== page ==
Small-business confidence in B.C. remained tepid, according to the Canadian Federation of Independent Business’ (CFIB) Business Barometer reading for June.
The index in B.C. edged higher by 0.9 points from May to 53.6 points but was the fourth-lowest number among provinces. The index had dropped to a pandemic period low of 28.8 points in March before turning higher.
While the index was above the 50-point demarcation level, which means on net more businesses are positive than negative about future business conditions, businesses remained understandably cautious. A normal operating and growth environment is consistent with index values near 65 points.
Other data tracked by the CFIB suggests weak hiring and investment conditions will persist. Full-time hiring intentions, while improved from recent months, showed 33% of firms surveyed expect layoffs over the next three months and only 16% plan to hire new workers. This suggests weak demand is causing firms to shed some positions even as the economy opens up. Capacity utilization rates of firms rose 3.9 percentage points but remained low at about 55%.
B.C. payroll employment counts plunged in April, which is unsurprising given sharp contractions observed in the timelier Labour Force Survey (LFS). Payroll employment from the Survey of Employment, Payrolls and Hours (SEPH) showed a decline of 269,240 jobs or 12.1% from March as the effects of the pandemic slammed into the economy. Compared with February this marked a decline of 16.8% or nearly 400,000 positions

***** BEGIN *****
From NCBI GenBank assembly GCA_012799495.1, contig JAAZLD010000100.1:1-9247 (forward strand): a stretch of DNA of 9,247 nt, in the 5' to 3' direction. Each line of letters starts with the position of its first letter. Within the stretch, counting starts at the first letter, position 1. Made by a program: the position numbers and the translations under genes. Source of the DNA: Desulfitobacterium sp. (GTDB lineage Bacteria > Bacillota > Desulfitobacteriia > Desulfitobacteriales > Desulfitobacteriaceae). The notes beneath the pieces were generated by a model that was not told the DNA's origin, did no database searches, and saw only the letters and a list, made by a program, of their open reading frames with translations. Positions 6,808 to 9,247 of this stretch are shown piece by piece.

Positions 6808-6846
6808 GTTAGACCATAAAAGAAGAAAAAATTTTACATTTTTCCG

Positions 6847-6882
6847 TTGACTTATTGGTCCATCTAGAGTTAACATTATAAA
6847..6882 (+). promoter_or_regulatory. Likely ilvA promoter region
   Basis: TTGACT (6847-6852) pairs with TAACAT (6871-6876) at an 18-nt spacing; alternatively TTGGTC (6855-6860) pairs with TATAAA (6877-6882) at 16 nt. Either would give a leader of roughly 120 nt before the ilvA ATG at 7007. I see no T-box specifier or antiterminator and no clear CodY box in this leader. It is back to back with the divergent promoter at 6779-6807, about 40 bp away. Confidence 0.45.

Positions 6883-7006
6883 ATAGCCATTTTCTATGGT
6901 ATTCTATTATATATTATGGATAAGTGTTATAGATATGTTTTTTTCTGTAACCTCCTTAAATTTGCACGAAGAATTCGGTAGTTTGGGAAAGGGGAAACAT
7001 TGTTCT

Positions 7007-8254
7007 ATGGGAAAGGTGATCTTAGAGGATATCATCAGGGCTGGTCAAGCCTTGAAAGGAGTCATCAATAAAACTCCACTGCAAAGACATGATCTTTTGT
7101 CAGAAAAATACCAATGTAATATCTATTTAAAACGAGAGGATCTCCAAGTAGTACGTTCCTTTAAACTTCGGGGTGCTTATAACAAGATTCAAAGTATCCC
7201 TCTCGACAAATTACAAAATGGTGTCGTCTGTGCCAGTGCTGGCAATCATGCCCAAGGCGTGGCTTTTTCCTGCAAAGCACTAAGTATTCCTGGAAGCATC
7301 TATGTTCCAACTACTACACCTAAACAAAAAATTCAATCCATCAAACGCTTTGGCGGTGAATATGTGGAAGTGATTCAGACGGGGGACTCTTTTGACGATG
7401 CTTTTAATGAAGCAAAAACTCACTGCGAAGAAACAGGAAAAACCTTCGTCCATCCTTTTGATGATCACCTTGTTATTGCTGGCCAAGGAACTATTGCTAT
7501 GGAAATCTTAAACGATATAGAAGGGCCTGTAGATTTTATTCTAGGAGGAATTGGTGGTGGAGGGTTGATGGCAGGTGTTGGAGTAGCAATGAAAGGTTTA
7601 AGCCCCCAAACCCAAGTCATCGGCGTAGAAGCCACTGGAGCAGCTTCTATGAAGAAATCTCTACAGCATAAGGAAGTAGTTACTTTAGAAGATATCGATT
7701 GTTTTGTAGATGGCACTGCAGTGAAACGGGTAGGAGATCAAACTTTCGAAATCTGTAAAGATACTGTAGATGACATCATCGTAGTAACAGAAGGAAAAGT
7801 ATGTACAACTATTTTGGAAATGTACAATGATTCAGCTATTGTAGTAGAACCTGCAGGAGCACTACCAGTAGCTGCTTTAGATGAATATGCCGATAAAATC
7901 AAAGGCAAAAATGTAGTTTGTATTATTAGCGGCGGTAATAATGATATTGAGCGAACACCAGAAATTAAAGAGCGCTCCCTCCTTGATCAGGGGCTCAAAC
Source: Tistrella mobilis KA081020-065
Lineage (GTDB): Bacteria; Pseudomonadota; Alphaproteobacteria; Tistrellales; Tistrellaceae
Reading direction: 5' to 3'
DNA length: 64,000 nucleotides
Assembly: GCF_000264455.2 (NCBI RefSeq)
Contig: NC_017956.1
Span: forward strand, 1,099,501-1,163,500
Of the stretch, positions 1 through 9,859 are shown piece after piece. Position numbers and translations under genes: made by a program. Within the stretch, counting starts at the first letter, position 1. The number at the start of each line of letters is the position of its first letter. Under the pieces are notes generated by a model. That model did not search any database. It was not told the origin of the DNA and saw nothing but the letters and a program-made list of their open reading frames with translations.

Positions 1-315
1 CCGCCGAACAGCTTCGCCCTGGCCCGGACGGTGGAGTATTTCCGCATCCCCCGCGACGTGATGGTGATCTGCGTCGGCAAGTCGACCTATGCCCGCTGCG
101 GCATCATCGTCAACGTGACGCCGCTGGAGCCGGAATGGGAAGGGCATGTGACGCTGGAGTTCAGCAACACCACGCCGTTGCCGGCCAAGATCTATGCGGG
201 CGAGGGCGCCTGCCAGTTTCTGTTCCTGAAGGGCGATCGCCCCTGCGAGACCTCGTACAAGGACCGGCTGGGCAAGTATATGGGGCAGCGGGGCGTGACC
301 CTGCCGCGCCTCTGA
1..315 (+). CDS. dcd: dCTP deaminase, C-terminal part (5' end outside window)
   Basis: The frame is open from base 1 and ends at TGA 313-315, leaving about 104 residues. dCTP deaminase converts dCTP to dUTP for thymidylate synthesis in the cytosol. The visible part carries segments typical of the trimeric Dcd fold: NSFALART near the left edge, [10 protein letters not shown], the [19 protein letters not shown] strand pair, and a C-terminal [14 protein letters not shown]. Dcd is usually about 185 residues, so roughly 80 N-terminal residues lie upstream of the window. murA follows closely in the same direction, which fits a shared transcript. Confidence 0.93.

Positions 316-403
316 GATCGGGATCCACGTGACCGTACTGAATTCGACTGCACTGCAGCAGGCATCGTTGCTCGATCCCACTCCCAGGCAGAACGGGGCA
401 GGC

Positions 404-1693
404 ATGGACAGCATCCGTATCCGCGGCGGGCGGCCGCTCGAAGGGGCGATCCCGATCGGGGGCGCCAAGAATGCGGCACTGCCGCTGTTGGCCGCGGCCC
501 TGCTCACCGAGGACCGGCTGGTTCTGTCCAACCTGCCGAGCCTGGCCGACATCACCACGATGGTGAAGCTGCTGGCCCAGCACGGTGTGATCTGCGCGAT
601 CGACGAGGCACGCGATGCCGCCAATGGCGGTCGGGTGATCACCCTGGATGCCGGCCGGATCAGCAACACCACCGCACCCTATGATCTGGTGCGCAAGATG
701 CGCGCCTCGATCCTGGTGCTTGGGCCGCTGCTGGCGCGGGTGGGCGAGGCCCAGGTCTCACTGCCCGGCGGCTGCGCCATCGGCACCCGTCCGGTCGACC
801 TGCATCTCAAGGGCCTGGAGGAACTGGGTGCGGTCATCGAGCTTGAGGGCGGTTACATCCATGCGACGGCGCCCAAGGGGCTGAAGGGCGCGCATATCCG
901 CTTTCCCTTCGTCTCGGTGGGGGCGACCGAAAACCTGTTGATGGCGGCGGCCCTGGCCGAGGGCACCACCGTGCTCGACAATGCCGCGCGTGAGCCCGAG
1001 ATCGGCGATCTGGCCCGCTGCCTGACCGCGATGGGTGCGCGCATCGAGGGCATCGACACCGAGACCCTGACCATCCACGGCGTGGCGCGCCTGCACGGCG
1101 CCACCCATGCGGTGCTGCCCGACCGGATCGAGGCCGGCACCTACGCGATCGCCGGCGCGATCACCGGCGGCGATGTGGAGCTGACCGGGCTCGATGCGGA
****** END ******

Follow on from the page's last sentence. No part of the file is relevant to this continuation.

This two-month decline was deeper than the LFS estimate of 15.6%, which could reflect various factors. Agriculture has been less affected by pandemic job losses, while deeper employment losses in SEPH may reflect multi-job holders.
Among industries, all sectors outside public administration shed jobs during the month. Service industries represented the bulk of the losses with a 12.6% decline compared with a 8.8% decline in goods-producing industries.
Retail trade employment fell 11.8% from March and 17% from February. Combined, these three sectors made up half of the near 400,000-person loss in payroll counts during the two months.
Average weekly earnings reached $1,106.25 in April, up 7.5% from March and 11.6% from the same month in 2019. •
Bryan Yu is deputy chief economist at Central 1 Credit Union.